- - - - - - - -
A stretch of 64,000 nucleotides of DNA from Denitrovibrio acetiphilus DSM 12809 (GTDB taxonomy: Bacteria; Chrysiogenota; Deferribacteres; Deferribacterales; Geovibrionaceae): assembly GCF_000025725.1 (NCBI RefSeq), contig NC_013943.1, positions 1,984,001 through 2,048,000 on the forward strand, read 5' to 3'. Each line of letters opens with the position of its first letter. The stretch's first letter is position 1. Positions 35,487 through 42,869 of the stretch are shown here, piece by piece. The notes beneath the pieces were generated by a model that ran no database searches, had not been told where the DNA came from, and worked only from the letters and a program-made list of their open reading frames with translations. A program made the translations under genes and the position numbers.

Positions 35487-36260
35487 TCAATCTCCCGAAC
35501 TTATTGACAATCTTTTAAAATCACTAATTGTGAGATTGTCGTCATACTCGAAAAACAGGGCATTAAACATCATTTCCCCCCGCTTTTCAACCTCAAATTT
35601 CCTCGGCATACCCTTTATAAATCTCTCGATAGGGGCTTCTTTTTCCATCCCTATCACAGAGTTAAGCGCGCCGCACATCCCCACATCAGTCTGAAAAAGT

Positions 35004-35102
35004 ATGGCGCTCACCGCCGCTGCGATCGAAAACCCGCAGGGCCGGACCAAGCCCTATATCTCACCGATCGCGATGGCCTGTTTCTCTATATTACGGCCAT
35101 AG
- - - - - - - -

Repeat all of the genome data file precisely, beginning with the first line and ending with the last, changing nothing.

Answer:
A stretch of 64,000 nucleotides of DNA from Denitrovibrio acetiphilus DSM 12809 (GTDB taxonomy: Bacteria; Chrysiogenota; Deferribacteres; Deferribacterales; Geovibrionaceae): assembly GCF_000025725.1 (NCBI RefSeq), contig NC_013943.1, positions 1,984,001 through 2,048,000 on the forward strand, read 5' to 3'. Each line of letters opens with the position of its first letter. The stretch's first letter is position 1. Positions 35,487 through 42,869 of the stretch are shown here, piece by piece. The notes beneath the pieces were generated by a model that ran no database searches, had not been told where the DNA came from, and worked only from the letters and a program-made list of their open reading frames with translations. A program made the translations under genes and the position numbers.

Positions 35487-36260
35487 TCAATCTCCCGAAC
35501 TTATTGACAATCTTTTAAAATCACTAATTGTGAGATTGTCGTCATACTCGAAAAACAGGGCATTAAACATCATTTCCCCCCGCTTTTCAACCTCAAATTT
35601 CCTCGGCATACCCTTTATAAATCTCTCGATAGGGGCTTCTTTTTCCATCCCTATCACAGAGTTAAGCGCGCCGCACATCCCCACATCAGTCTGAAAAAGT

Positions 35004-35102
35004 ATGGCGCTCACCGCCGCTGCGATCGAAAACCCGCAGGGCCGGACCAAGCCCTATATCTCACCGATCGCGATGGCCTGTTTCTCTATATTACGGCCAT
35101 AG